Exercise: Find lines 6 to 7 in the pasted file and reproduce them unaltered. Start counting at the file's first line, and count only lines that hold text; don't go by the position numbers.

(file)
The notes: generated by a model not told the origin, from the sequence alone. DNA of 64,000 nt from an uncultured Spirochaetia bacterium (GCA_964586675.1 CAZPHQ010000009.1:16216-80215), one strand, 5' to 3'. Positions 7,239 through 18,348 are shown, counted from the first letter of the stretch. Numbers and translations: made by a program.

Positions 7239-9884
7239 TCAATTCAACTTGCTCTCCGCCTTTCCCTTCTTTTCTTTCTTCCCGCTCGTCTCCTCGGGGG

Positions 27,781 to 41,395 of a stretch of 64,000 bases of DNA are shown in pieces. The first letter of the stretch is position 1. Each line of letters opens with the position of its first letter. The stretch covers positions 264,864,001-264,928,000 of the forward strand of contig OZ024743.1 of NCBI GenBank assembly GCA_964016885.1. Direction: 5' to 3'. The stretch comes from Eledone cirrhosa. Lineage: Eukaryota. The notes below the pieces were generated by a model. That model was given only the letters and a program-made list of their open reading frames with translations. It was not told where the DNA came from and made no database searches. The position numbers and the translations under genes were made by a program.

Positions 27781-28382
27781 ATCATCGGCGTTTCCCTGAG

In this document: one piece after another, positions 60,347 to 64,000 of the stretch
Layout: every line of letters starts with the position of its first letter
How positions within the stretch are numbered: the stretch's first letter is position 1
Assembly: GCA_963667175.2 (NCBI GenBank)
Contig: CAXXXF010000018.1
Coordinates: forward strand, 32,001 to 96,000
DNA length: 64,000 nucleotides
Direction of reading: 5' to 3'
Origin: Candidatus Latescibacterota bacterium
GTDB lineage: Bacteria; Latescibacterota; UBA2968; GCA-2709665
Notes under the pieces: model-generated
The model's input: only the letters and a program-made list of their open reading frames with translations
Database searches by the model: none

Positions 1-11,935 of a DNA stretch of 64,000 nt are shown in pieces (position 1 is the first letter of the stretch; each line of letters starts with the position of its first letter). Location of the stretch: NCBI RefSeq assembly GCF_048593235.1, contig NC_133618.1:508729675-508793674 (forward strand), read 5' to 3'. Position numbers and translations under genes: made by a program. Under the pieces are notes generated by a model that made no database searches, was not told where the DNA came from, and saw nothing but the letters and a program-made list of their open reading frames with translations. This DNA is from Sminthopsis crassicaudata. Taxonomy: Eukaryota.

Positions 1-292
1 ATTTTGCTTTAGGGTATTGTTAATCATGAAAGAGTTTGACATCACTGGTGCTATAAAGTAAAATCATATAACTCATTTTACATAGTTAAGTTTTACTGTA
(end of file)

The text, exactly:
27781 ATCATCGGCGTTTCCCTGAG

In this document: one piece after another, positions 60,347 to 64,000 of the stretch